After two years of protests from neighbours, the new guidelines resolve all these issues and restore the governance of electricity trade to a less restrictive tone. Earlier concerns that India was enabling the incursion of foreign influence into neighbouring power sectors seem to have been replaced by an understanding that India’s buyer’s monopoly in the region actually give it ultimate leverage. More broadly, India seems to have acknowledged that the sinews of economic interdependency created by such arrangements have the political benefit of positioning India as a stable development partner rather than one inclined to defensive realpolitik.
A liberal trading regime is in India’s national interest. As India transitions to a power grid dominated by renewables, regional trade could prove useful in maintaining grid stability. Major commitments to renewables, which could amount to half of India’s installed power within a decade, have prompted justifiable concerns about stabilising the grid when the sun goes down or in seasons when renewables are less potent. Harnessing a wider pool of generation sources, particularly hydropower from the Himalayas that ramps up instantly as India turns on its lights and appliances after sunset, could be an important instrument in achieving a greener grid. Nepal and Bhutan have long recognised that their prosperity is tied to the sustainable use of vast hydropower reserves.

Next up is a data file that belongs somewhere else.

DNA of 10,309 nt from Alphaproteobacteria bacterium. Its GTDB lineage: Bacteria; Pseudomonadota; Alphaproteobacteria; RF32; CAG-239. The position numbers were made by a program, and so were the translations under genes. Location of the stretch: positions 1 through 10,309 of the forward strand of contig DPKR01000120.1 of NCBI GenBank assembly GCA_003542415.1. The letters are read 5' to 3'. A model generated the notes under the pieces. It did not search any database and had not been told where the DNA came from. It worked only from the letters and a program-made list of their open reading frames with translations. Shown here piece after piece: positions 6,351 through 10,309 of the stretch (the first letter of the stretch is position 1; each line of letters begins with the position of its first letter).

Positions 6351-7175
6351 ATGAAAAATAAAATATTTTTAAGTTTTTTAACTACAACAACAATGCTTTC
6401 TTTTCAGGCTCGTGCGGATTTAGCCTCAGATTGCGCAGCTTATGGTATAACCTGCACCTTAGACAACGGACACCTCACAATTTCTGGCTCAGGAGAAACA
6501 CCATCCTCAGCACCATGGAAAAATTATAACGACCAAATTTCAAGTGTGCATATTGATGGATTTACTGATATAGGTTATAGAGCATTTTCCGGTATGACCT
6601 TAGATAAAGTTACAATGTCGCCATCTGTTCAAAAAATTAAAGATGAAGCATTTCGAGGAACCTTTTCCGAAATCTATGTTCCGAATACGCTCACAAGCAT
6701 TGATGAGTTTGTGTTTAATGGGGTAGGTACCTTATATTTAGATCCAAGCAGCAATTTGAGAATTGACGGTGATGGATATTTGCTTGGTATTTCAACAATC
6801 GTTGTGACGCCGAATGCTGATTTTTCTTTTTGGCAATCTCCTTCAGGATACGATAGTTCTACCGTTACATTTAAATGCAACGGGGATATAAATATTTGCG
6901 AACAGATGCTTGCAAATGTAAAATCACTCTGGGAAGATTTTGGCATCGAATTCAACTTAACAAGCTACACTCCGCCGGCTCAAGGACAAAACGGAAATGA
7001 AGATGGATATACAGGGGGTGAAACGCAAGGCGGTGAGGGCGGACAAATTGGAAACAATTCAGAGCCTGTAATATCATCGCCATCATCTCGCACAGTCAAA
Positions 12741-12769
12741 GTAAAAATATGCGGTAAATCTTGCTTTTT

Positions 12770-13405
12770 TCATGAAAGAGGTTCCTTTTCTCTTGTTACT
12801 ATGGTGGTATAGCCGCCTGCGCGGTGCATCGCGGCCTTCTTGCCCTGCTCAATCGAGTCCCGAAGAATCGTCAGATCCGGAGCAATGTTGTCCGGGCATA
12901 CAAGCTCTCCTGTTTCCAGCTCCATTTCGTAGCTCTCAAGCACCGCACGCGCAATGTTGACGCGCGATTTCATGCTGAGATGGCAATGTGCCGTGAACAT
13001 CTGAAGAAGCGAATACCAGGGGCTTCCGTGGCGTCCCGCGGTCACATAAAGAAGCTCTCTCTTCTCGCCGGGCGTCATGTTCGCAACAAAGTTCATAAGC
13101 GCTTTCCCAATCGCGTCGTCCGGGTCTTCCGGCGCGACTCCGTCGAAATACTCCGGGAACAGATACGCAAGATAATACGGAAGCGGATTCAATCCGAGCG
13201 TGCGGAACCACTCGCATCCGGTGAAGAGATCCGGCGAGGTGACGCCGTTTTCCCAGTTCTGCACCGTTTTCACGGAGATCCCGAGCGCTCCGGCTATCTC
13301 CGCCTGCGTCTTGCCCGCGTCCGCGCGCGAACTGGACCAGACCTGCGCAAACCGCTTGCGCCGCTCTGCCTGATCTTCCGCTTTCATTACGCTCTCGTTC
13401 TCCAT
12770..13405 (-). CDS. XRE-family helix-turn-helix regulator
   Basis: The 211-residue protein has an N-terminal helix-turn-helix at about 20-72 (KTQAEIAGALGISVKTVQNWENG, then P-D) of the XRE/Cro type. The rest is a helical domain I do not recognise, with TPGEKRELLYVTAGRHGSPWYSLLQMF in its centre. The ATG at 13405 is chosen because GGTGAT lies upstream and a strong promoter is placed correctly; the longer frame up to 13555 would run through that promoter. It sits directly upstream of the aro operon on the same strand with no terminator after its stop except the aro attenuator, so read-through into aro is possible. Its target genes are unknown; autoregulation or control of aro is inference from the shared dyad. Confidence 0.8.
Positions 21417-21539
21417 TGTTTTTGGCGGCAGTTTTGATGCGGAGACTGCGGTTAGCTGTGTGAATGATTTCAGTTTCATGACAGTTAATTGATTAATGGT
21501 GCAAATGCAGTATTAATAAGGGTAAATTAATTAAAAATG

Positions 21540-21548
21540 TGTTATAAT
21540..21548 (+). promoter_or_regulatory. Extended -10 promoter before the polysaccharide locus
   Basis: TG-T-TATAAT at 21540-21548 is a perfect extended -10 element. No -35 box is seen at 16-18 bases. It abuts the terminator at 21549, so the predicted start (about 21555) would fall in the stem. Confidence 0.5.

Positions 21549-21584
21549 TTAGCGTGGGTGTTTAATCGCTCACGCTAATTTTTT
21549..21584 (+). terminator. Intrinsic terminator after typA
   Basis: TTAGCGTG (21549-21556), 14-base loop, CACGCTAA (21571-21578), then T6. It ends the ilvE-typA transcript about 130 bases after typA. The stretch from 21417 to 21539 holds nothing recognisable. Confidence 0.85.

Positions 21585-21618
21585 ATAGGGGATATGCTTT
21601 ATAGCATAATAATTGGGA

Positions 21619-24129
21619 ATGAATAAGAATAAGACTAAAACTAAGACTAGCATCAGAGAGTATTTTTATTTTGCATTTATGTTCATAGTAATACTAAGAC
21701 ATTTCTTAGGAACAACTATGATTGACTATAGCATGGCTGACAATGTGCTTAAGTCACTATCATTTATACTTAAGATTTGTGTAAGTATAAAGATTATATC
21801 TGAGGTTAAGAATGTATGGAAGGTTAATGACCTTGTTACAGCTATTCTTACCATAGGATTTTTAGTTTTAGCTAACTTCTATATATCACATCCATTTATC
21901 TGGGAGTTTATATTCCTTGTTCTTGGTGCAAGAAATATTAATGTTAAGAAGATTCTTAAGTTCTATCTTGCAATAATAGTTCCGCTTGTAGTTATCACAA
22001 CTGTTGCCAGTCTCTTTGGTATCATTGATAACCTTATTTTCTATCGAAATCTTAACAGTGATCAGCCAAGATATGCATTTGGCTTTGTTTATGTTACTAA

The new guidelines are a tentative first step towards the creation of a true regional market in which generators across the subcontinent compete to deliver low-cost, green energy to consumers. Since this would soften the hard borders of South Asia, it is essentially a political vision. The new guidelines are a significant step in this direction because, for the first time, they allow tripartite trading arrangements, where power generated in a country is routed over the territory of a neighbour to be consumed in a third. This is a crucial move towards the evolution of complex, multi-country market arrangements. Such markets require the construction of regional institutions that absorb the politics and manage the technicalities of electricity trade.
At present, this function is managed by the Indian state because of its geographic centrality and the ready availability of institutions that manage its domestic power sector. As volumes increase and experience in regional trade grows, South Asian nations might feel the need to build joint, independent regional institutions that proffer clear and stable rules of the road. The political vision to create this — felt in the new guidelines — must be maintained.
Aditya Valiathan Pillai is Senior Researcher at the Initiative on Climate, Energy and Environment, Centre for Policy Research